I love a shoulder-season holiday. In the height of summer, I tend to find places too hot, too crowded and too expensive – give me a May bank holiday weekend away or an end of September bargain break any day. I’ll pick a southern European destination, where the weather will be perfect for lounging by the pool (but not so sweltering I’ll have suncream melting down my face if I head out sightseeing), and where there’ll be enough tourists to give the place a bit of a buzz (but not so many I’ll be fighting my way through selfie sticks at every corner).
This year, Mr ST and I opted for a springtime trip to Sicily, jetting off at the end of April and returning relaxed, slightly suntanned and about half a stone heavier (damn those cannoli pastries) a week later.
Our base for the week was Taormina, a lovely little town up on the clifftops in north-eastern Sicily. Our hotel (Grand Hotel Miramare) was trad-Italian in style and built into the side of the cliff, with steep stairways and terraces of orange trees snaking down to the sea-view pool.
Two minutes’ walk down the street was one of the best viewpoints in Taormina. In one direction, there’s Isola Bella and a necklace of sparkling bays and coves. In the other, you’ll see Mount Etna, its crater puffing smoke into the cornflower-blue skies.
Two minutes’ walk up the street from the hotel was the bus station (very handy for day trips, which I’ll talk about later); a further five minutes and we were at the start of the Corso Umberto, Taormina’s main street. Fully embracing the Italian spirit, we enjoyed daily passeggiatas along here, peeking in the windows of traditional lace-makers and ceramics shops (I had to give the designer boutiques a wide berth, for my bank balance’s sake).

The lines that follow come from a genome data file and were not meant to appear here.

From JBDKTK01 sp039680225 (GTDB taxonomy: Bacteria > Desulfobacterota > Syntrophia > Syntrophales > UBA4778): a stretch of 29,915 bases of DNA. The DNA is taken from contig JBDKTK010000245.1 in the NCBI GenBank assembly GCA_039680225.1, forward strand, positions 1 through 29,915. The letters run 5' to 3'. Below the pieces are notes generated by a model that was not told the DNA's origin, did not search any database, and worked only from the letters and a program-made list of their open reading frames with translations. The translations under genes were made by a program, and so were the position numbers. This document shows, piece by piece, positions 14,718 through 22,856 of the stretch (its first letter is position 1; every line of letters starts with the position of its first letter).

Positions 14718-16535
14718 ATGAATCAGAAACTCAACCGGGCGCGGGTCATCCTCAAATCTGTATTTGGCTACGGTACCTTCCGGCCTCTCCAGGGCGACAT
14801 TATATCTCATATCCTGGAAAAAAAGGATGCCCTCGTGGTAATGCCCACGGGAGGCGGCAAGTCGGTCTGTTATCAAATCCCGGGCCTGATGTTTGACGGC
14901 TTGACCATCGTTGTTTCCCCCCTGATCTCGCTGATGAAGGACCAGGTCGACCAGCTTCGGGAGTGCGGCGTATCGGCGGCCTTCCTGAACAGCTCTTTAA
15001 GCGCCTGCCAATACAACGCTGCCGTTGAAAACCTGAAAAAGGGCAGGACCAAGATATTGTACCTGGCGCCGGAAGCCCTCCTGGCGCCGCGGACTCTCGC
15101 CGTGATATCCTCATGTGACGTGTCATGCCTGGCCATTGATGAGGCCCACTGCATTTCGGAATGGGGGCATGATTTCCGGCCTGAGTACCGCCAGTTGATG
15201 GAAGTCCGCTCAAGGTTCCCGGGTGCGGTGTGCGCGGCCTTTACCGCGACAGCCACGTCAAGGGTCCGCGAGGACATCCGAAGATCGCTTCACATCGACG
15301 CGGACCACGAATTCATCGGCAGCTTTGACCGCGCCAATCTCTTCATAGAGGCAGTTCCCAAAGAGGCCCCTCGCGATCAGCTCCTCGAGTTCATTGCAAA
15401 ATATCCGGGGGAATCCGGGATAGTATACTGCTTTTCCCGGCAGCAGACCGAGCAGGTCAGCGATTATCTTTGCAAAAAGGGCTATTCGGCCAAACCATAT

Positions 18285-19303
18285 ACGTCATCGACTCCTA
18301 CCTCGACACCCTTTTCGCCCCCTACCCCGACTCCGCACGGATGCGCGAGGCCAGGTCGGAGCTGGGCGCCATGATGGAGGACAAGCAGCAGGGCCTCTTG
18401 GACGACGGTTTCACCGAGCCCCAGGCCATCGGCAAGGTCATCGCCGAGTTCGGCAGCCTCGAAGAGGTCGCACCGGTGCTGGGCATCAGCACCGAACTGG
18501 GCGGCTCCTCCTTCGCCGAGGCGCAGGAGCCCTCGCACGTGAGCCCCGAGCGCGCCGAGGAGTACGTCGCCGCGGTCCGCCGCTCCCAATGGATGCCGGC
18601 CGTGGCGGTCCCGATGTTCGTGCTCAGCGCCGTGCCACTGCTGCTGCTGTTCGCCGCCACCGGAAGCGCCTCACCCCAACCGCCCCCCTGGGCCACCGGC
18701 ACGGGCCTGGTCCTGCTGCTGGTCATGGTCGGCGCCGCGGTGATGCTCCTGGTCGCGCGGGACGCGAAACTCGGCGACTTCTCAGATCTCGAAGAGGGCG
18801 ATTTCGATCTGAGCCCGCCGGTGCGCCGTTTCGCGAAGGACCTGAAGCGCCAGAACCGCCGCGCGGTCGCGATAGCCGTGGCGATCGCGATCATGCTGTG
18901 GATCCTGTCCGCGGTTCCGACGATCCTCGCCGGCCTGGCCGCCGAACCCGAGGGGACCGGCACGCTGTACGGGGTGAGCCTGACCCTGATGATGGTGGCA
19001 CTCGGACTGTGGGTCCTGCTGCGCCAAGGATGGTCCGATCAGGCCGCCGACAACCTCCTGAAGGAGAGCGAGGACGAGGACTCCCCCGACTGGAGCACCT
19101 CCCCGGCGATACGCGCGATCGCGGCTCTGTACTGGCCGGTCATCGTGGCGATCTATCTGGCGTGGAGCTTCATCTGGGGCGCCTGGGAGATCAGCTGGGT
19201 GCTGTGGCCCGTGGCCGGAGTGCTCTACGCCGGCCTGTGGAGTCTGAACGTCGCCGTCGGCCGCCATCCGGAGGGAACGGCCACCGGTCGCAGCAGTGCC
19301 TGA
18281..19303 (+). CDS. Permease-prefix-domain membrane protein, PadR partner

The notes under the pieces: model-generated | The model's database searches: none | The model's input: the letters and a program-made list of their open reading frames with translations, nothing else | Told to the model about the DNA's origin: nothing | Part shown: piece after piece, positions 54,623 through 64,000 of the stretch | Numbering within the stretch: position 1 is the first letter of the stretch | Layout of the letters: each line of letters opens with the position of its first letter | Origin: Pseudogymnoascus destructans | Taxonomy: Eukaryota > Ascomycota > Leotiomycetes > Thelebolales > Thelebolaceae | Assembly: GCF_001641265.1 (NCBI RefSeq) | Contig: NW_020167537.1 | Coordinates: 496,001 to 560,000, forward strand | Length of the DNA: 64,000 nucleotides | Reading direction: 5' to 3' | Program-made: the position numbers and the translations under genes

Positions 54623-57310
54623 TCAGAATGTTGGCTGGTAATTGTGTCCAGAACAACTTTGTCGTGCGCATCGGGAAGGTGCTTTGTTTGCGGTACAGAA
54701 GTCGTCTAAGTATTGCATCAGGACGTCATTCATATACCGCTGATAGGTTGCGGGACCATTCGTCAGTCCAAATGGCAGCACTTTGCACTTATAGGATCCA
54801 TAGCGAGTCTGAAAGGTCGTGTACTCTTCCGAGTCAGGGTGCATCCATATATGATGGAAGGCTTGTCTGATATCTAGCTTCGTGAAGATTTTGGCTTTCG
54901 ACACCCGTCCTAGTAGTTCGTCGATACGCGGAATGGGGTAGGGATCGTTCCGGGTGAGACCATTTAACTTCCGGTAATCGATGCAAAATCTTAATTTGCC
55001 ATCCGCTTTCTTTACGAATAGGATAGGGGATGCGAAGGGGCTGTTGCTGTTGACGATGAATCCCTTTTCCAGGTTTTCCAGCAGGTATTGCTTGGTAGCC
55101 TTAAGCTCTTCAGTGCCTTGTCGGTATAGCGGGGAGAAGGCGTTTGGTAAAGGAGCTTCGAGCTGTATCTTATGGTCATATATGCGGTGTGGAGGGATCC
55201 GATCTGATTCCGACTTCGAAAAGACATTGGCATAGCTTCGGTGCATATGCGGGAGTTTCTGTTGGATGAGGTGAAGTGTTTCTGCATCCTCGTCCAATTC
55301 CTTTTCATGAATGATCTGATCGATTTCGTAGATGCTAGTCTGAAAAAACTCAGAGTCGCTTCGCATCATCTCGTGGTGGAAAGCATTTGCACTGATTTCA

Every evening, the street was teeming with people, most of them locals (it was easy to spot the tourists – we were the only ones not wrapped up in puffa jackets). We would amble up and down the cobblestones, stopping at the stunning Piazza IX Aprile for another gawp at Mount Etna, then duck off the main street down one of the little alleyways in search of a wine bar for aperitivo.
Our favourite was Al Grappolo d’Uva. There’s not much of a pavement outside, but that hasn’t stopped them setting out tiny tables and stools, which we would perch on almost every night for a glass of Sicilian wine and little bowls of nuts, pretzels and crisps. If you haven’t tried Sicilian wine, do – I was really pleasantly surprised, especially with the volcanic wines that are grown on the slopes of Mount Etna.
Il Vicoletto was another nice spot for a glass of wine and some arancini (baked rice balls filled with melted cheese – the perfect late afternoon snack). You’ll find it down a little lane on your left as you enter the Corso Umberto at the Porta Messina end.
We ate dinner at a different restaurant almost every night, and with the exception of one venue (which served me a plate of grey, half-baked fish fritters with not even so much as a salad garnish to go with it), they were all fantastic. Most were recommended by Luisa, our concierge (a 24/7 service we got by booking with Citalia), so we were very glad we took advantage of her local knowledge!
Ristorante L’Incontro was the restaurant we ended up eating at twice. It has a cliff-edge location, but as it was dark both times we went I couldn’t tell you how the view was! The staff there were so friendly and welcoming, and the food was honestly some of the best I’ve ever had (the seafood ravioli in particular – I still drool when I think about the sauce!). Pizzeria Sanicolo and Pizzeria Villa Zuccaro were our favourite pizza places. Sanicolo has a lovely location on Piazza Duomo (looking across to the cathedral), while Pizzeria Villa Zuccaro is hidden away down a backstreet off the Corso Umberto, with tables set up on a leafy terrace with glimpses of the Ionian Sea. I’d also recommend Trattoria Tutti Ccà, also just off the Corso Umberto by the Chiesa di Santa Caterina, for the delicious risottos and cosy atmosphere.